Monday, March 24, 2014

An ARMY Of One

The NCAA basketball tournaments, for both men and women, puts the spotlight on coaches for better or worse. This is from April 13, 2006, is about one who died way too young.

It was one of the great stories of the recent NCAA basketball tournaments. Brother and sister Jamie and Maggie Dixon led their respective teams, Pittsburgh and ARMY, into the field of 64 on the men's and women's sides of the brackets. Apparently, this is the first time in college basketball history that siblings of different genders have done so in the same year. Pitt was expected to make the tourney, ARMY was not. Maggie Dixon took the job of coaching the ARMY women's squad, her first head appointment, only in October upon the sudden resignation of Sherri-Abbey Nowatzki. A standout collegiate player at the University of San Diego, Maggie Dixon had only four years experience as an assistant at DePaul University before landing on the banks of the Hudson River at West Point. Overcoming a slow 5-7 start, the Black Knights rallied to finish the year at 20-11, earning Dixon 'Coach of the Year' honors in her league. Capping one of the great coaching jobs in recent memory, Dixon led her team to its first ever NCAA berth by winning the Patriot League tournament. "Maggie Mania,'' they called the media buzz accompanying ARMY's march into uncharted post season play. The season ended abruptly in a first round match up with perennial power Tennessee but the ARMY women's team remained one of the feel-good stories of the season. The dream turned tragic last Thursday when Maggie Dixon collapsed and died of complications from an enlarged heart and valve problems. Her burial will be tomorrow on the grounds of West Point, an extremely rare honor for civilians. Maggie Dixon was only twenty-eight years old.

There was another news item that caught my eye yesterday. A female teacher in Tennessee was convicted last year of having a sexual affair with a thirteen year old male student. After being released early from a nine month prison sentence, the teacher was re-arrested on Wednesday for contacting the boy through a website, a violation of her probation. I would not say I knew the young lady but I knew who she was and I coached against her. Her high school had a storied basketball tradition, winning numerous state championships, and she was a star player there. Her arrest landed her all over the national news, following what seems to be a rash of such incidents. Like Maggie Dixon, she is twenty-eight years old.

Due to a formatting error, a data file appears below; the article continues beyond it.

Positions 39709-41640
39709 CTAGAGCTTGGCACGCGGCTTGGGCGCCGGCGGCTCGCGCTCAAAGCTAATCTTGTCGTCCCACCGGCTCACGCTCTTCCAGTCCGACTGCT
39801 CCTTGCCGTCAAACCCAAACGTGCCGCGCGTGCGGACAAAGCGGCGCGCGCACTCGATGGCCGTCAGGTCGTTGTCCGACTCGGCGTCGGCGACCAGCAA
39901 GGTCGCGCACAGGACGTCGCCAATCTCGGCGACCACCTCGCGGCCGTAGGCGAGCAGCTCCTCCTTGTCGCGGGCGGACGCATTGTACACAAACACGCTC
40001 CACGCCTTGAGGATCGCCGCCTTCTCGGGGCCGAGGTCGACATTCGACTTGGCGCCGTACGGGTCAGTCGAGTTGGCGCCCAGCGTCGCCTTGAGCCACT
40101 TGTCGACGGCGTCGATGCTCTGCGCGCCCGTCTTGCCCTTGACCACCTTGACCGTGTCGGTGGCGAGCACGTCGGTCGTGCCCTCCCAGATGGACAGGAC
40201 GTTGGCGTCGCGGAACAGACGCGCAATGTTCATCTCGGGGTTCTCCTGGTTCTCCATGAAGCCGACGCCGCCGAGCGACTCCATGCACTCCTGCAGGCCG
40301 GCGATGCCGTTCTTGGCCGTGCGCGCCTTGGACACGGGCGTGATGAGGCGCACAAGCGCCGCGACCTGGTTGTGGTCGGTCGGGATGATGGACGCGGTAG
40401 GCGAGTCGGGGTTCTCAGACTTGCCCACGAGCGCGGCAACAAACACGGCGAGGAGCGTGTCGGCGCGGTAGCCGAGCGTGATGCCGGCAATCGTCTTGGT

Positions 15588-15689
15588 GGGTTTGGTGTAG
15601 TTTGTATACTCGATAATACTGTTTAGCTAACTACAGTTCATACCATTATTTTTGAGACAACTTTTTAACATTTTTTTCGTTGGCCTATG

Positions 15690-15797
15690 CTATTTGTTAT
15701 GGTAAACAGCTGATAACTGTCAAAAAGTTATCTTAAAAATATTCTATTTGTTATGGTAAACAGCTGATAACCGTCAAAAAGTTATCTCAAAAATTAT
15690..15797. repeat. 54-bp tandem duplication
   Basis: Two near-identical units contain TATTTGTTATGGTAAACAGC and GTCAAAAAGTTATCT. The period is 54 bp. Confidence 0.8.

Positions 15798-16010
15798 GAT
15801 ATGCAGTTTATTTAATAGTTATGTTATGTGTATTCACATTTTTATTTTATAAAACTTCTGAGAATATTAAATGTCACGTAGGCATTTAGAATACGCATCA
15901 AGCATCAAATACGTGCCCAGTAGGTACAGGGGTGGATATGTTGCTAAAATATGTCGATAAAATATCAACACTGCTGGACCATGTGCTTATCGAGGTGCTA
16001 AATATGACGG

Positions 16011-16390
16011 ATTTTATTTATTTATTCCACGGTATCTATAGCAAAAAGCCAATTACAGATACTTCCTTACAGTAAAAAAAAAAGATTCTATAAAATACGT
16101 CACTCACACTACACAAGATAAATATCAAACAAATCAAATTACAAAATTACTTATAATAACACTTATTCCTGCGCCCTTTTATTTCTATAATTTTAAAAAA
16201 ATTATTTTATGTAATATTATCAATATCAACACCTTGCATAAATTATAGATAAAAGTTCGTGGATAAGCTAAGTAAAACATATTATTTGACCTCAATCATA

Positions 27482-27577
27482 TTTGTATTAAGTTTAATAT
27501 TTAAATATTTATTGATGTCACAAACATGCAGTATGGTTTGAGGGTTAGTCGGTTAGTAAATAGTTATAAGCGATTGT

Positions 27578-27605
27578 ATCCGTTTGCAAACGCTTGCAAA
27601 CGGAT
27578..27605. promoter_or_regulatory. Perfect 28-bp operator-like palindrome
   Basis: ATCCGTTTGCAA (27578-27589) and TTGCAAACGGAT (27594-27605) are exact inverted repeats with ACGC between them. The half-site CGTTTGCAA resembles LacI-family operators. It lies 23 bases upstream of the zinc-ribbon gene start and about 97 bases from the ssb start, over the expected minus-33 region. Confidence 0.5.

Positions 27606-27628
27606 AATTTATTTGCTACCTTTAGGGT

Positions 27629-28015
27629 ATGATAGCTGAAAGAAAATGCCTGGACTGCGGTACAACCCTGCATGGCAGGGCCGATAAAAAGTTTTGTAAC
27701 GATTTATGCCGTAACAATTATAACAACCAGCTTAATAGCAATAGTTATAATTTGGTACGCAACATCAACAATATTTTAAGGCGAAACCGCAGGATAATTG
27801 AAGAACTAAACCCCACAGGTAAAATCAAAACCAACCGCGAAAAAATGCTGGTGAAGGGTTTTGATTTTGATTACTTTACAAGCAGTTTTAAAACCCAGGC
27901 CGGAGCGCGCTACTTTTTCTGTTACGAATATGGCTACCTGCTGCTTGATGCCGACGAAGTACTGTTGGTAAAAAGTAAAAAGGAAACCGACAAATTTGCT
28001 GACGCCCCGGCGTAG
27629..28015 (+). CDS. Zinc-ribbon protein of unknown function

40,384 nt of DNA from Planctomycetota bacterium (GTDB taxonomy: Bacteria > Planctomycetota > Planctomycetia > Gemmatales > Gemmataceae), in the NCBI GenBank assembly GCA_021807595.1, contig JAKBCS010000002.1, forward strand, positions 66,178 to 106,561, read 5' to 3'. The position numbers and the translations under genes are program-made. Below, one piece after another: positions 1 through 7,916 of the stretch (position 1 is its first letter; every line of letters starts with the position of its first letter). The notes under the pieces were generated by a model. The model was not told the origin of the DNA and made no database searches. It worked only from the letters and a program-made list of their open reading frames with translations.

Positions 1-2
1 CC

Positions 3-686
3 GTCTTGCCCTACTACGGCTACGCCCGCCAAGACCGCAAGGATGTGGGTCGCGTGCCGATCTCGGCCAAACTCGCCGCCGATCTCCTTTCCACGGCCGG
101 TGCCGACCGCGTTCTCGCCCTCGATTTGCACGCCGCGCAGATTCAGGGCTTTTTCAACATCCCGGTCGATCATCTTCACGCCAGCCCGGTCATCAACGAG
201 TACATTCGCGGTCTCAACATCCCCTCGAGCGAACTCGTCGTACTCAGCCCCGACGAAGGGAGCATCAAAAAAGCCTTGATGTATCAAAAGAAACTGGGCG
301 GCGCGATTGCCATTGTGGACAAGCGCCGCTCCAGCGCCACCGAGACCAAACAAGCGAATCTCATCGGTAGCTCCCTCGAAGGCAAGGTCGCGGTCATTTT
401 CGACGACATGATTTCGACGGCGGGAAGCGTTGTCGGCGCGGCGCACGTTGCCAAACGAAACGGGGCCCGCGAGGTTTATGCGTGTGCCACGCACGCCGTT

What a contrast of two lives! One was at its peak, at least professionally, when it was unexpectedly snuffed out. The other is about as far in the mire as you can sink. The two graduated from high school the same year, were both talented enough to play collegiately, and each chose education as a career. One's accomplishments brought glory to her institution and the other's has brought shame. One will be remembered as a inspiration to a hallowed, prestigious institution and the other will be recalled as a registered sex offender. I know tears were shed during Maggie Dixon's memorial service. I imagine tears have also been shed as family, friends, teammates, and colleagues try to comprehend why a beautiful young woman would throw her life away in pursuit of a boy half her age. The contrast between the two lives cannot be more stark. But, there is another difference as well. Only one can still change. As long as we breathe, we can alter the direction of our lives if it requires a course correction. The most vile of sinners still has a chance. If you are typing this or reading this, your name is on the list. The world concentrates on the sacrifice of Jesus Christ this Easter weekend. He died for you and me, the bad and the not-so-bad, the Jew and the Gentile, for basketball coaches and sex offenders. It's not too late. Sin and death do not discriminate - they pursue all of us. There is only one who has conquered both. Sin and death are calling our names... but so is Jesus.

Applicable quote of the day:
"You at West Point have established an example for the rest of the nation. Here, people measure each other in terms of merit, heart, and will- not creed or sex or color or national origin..."
President George Bush (Commencement Address, June of 1991)

God bless,
Luke 18:1
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